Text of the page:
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Biden's Iraq stance and others like his blur the opposition and give cover

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bigtree Donating Member (1000+ posts) Send PM | Profile | Ignore Sun Nov-27-05 01:43 PM
Original message
Biden's Iraq stance and others like his blur the opposition and give cover
Edited on Sun Nov-27-05 02:22 PM by bigtree
to those in the Bush administration who want to continue the occupation indefinitely.


Here's the set up from the weasel Scotty on the WH page:

November 26, 2005

Setting the Record Straight: Sen. Biden Adopts Key Portions of Administration's Plan for Victory in Iraq

"There is a strong consensus building in Washington in favor of President Bush's strategy for victory in Iraq. As the Iraqi security forces gain strength and experience, we can lessen our troop presence in the country without losing our capability to effectively defeat the terrorists. Today, Sen. Biden described a plan remarkably similar to the Administration's plan to fight and win the war on terror. We welcome Sen. Biden's voice in the debate. We are pleased he shares our view that the way to a democratic and peaceful Iraq is through aggressively training Iraqi police and soldiers, rebuilding the country's infrastructure and forging political compromises between Iraqi factions."

-- Scott McClellan, White House Press Secretary



Did Biden respond? I don't know if he wanted Scotty likening his plan to Bush's but that's what he's got. Weasely stuff from McClellan, but that's what Biden should have expected as he tries to straddle the fence. It may move the debate by giving cover to the administration on key points of their strategy, but this cabal will only take whatever crumbs of support they have in Congress to cling to their failed Iraq policy. They need an entirely new approach to Iraq that sheds the old justifications and expectations for a 'democratic' government there, but they will be more than satisfied to have wobbly Democrats here at home, who still cling to the old rhetoric to justify their own pre-war stands, basically still agreeing with the original blather that put us in this quagmire.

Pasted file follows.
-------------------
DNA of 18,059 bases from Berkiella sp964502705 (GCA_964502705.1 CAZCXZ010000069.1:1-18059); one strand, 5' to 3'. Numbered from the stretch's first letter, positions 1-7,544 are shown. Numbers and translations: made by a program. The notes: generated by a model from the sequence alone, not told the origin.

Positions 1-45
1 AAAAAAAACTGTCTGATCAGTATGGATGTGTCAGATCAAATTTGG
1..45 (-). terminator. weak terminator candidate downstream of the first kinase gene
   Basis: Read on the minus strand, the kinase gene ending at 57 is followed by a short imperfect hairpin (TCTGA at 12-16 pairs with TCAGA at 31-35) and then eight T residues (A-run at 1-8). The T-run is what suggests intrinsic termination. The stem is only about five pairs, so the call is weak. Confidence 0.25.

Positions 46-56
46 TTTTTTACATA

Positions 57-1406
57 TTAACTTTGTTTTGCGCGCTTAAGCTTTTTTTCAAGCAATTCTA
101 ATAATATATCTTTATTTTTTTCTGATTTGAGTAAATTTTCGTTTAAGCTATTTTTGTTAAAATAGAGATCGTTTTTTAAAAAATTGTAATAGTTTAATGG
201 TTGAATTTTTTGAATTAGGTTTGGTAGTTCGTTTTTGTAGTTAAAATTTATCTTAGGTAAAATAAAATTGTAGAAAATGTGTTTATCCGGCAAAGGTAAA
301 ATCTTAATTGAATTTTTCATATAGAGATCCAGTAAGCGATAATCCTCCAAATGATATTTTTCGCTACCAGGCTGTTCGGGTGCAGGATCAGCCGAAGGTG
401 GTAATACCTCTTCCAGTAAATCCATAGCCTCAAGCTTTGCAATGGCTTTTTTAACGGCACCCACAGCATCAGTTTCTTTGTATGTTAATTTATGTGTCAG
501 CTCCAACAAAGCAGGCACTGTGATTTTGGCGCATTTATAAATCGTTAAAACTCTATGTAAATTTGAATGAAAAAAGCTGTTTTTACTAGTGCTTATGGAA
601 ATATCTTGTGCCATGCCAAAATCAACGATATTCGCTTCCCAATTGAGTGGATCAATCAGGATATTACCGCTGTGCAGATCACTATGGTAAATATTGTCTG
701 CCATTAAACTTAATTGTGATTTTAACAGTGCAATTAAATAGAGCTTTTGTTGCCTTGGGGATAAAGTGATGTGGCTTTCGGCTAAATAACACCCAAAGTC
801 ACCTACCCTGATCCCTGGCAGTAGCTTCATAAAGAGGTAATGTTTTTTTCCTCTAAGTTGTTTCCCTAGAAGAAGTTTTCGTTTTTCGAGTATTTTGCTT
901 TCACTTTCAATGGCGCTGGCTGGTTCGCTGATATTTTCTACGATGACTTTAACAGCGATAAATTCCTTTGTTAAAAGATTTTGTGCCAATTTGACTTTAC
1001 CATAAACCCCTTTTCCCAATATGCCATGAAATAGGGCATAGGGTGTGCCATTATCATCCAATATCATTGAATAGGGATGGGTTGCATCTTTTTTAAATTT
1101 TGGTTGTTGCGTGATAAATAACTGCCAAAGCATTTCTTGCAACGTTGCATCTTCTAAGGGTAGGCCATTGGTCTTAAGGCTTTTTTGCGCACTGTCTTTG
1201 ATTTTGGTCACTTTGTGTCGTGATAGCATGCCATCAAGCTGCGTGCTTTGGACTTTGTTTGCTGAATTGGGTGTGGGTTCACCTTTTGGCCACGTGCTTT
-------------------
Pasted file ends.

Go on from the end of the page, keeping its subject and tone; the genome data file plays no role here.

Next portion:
Is Biden sucking up to Bush? Smoking him out? Or, as I believe, is he blustering his way into the WH scheme to blur the differences between their objectives, the opposition's plans and objections, and the reality on the ground. I think these middle of the road approaches like Biden's only serve to help the administration avoid admitting their blunders that led to the war and keep us on this fantastical quest for a 'stable democratic government' in Iraq.

There will not be anything at all resembling a democracy after the next 'election' there or beyond in the power-sharing constructs of the constitution they have drafted. Further, there will almost certainly be a Shiite-dominated authority holding most of the power, with the Kurds holding on to some measure of autonomy in the north, and the Sunnis struggling to regain some sort of control over their own destiny in the face of their utter defeat and removal from decades of power under Saddam. And there is the prospect that the U.S. will have to engineer some sort of propping up of the Sunnis to prevent the emergence of a theocratic rule that will almost certainly come from within the newly formed Shiite-influenced government.

That may be the next hinge that keeps us latched to the miserable failure in Iraq: Stay so we can rescue Iraq from the bunch we helped put in power. Our military can prop up on faction or the other in Iraq, but it can not create the political stability that Bush and Biden seek. The heavy hand of our occupation can only serve to further destabilize the situation on the ground and undermine any true reconciliation between parties that may or may not materialize from the recent power sharing agreements. Any U.S. plan that relies on the military to achieve any of these political goals at this point is an invitation for a widening war as we saw in Cambodia at the end of the Vietnam war. One more shifting of a political line on the map, at the expense of more of our soldier's lives, before they claim whatever victory they imagine there.